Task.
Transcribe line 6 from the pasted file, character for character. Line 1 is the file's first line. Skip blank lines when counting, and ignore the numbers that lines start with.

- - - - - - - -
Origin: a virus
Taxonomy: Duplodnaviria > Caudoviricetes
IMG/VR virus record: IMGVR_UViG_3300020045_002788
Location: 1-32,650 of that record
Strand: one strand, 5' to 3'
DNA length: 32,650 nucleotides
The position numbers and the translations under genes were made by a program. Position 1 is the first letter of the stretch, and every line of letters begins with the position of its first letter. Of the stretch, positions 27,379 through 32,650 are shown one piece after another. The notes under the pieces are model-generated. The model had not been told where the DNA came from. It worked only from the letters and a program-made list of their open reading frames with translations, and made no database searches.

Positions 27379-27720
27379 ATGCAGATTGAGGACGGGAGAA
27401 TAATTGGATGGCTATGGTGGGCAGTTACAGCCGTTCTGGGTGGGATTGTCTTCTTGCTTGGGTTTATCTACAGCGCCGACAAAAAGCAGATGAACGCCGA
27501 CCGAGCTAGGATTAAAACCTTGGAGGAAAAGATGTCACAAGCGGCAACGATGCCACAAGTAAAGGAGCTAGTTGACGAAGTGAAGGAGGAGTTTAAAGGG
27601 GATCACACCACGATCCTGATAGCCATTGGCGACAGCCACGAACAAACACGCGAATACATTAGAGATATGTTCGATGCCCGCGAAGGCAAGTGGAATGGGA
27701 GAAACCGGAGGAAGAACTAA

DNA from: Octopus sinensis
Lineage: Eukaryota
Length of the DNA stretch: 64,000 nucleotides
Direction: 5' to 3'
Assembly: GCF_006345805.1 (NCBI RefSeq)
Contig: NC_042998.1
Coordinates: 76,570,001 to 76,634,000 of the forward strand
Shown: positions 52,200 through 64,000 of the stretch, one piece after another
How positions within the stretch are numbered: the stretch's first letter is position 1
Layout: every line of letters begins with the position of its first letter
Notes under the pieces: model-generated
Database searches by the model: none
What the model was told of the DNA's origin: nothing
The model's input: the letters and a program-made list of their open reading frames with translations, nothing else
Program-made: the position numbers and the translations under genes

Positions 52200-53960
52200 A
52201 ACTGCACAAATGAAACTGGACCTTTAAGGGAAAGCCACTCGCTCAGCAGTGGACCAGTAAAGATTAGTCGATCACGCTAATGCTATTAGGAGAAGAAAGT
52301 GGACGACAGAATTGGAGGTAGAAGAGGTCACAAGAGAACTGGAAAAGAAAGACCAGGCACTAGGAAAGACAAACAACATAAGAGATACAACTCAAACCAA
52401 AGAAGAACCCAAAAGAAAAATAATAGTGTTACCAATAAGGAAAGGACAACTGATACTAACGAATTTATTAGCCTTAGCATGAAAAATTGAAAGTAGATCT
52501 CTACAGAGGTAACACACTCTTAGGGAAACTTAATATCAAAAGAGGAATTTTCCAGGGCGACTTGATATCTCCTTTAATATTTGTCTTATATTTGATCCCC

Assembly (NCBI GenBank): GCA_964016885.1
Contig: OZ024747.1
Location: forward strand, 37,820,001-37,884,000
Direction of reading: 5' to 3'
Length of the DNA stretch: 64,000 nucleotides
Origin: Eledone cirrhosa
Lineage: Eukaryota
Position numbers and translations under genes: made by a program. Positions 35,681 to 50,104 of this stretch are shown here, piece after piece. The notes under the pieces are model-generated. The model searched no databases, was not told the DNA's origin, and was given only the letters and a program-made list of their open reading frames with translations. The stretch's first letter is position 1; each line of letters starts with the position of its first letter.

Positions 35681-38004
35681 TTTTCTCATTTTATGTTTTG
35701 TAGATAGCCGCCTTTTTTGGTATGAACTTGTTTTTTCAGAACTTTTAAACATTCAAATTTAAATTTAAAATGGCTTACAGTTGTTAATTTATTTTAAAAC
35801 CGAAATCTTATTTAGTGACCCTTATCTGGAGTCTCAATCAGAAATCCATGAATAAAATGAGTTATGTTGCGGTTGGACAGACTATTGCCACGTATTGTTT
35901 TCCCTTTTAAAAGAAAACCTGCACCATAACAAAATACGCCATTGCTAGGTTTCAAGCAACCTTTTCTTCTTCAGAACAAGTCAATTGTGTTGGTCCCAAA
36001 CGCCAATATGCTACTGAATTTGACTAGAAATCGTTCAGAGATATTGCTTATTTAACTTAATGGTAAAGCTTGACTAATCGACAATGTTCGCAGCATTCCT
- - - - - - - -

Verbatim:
DNA length: 32,650 nucleotides